The Town Talk has another response.
Your mail: Who is that masked man?
In a recent column, "Political groups free to speak free to hide," political columnist, John Maginnis, levied unwarranted and unfair criticism at attorney general candidate Royal Alexander and his legal abilities.
To argue that Alexander's position in a last-minute lawsuit filed during the campaign disqualifies him from the office of attorney general is as silly as suggesting that Buddy Caldwell is not qualified for the office because he ran advertisements that failed to recognize the very basic legal definition of when someone has bee sued.
Alexander was attempting to find relief from the relentless and false attacks against him. Just because a view of the law has been upheld by the courts in the past does not make the legal reasoning right for the future. Alexander, facing an uphill, but not insurmountable, legal battle made a decision not to pursue the litigation and to focus the few remaining hours of the campaign on trying to reach the voters.The real story in the campaign was not the last hour legal wrangling by Alexander, but rather the use of unfettered attack advertisements against him. It is ironic that a campaign, which focused upon change and ethics reform, was heavily influenced by a clandestine, out of state, unidentified organization that funneled hundreds of thousands of dollars into television commercials for the sole purpose of directly influencing the outcome of the campaign.
The "Louisiana Justice Fund" successfully circumvented the maize of campaign finance laws and launched a campaign solely designed to attack Alexander. This organization was founded on Oct. 4 and served no purpose other than to allow unknown, out of state parties to disguise their identity, ignore campaign finance limitations and directly influence a Louisiana election.
Since the Louisiana Justice Fund refused to file campaign finance reports, little is known of the identity of the financiers of the organization. The identities of those that implemented the furtive plan, however, are known.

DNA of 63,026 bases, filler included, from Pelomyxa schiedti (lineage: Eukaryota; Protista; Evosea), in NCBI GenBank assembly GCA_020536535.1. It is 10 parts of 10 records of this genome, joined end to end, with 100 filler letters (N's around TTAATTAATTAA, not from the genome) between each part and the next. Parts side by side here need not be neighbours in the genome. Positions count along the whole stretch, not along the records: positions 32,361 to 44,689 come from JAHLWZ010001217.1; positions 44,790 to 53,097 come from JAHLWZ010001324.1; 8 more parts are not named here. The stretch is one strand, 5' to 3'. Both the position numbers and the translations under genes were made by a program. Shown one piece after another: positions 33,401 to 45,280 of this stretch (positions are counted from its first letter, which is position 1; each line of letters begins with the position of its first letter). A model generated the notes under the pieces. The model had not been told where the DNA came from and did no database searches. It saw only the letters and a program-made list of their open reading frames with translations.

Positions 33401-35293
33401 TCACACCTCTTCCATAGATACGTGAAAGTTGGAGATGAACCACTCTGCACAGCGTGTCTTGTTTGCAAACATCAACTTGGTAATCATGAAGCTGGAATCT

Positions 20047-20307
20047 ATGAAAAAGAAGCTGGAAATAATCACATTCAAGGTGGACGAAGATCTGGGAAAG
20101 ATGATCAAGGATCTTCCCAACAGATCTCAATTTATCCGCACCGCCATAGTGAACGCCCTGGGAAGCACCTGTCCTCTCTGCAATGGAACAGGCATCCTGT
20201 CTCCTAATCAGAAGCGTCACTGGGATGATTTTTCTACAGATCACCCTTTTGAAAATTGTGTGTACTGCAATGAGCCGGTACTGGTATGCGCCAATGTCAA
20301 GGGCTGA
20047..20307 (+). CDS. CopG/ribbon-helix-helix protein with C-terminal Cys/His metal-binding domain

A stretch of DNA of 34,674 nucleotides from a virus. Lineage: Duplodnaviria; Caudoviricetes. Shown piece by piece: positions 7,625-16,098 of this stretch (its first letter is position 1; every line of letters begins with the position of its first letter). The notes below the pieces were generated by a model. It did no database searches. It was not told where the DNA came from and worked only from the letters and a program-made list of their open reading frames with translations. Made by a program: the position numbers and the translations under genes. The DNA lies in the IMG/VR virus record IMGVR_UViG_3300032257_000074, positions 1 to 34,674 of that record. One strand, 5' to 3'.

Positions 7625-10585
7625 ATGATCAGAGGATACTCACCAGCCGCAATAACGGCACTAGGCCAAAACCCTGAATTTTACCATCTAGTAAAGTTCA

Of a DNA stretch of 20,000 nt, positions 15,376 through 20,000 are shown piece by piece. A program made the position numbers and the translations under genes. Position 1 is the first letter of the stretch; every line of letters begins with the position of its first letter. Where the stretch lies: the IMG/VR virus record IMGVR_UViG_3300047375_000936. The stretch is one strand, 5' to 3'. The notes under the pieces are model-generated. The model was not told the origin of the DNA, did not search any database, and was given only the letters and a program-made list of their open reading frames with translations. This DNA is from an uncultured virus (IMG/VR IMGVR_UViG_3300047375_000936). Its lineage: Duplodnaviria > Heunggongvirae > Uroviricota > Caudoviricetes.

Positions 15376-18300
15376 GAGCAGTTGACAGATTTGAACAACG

Washing, D.C. firms such as the Dewey Square Group, Buying Time, LLC, Hilltop Public Solutions, the law firm of Harmon, Curran, Speilberg & Eisenberg, Katherine Buchanan, Catherine Birdwell, Derek Fitch and the lobbyist Jim Nickel of Courson & Nickel all worked with the nameless, faceless financiers to create a shell entity. There are leads that the media could investigate.
The fact that no one in the media questioned the sudden injection of an unknown, very well-financed and politically astute organization into a Louisiana election is disturbing. The mainstream media in this country has accepted the mantle of the "Fourth Estate" and the citizens of this country depend upon it to point out public inconsistencies. In many instances citizens interpret the lack of media attention on a subject as a tacit signal of legitimacy.
The Louisiana Justice Fund was legitimized by the lack of investigative reporting and the voters remained uninformed. Hopefully, the next election cycle will bring with it a more inquisitive media and maybe the voters will be able to "consider the source."
Richard M. John Shreveport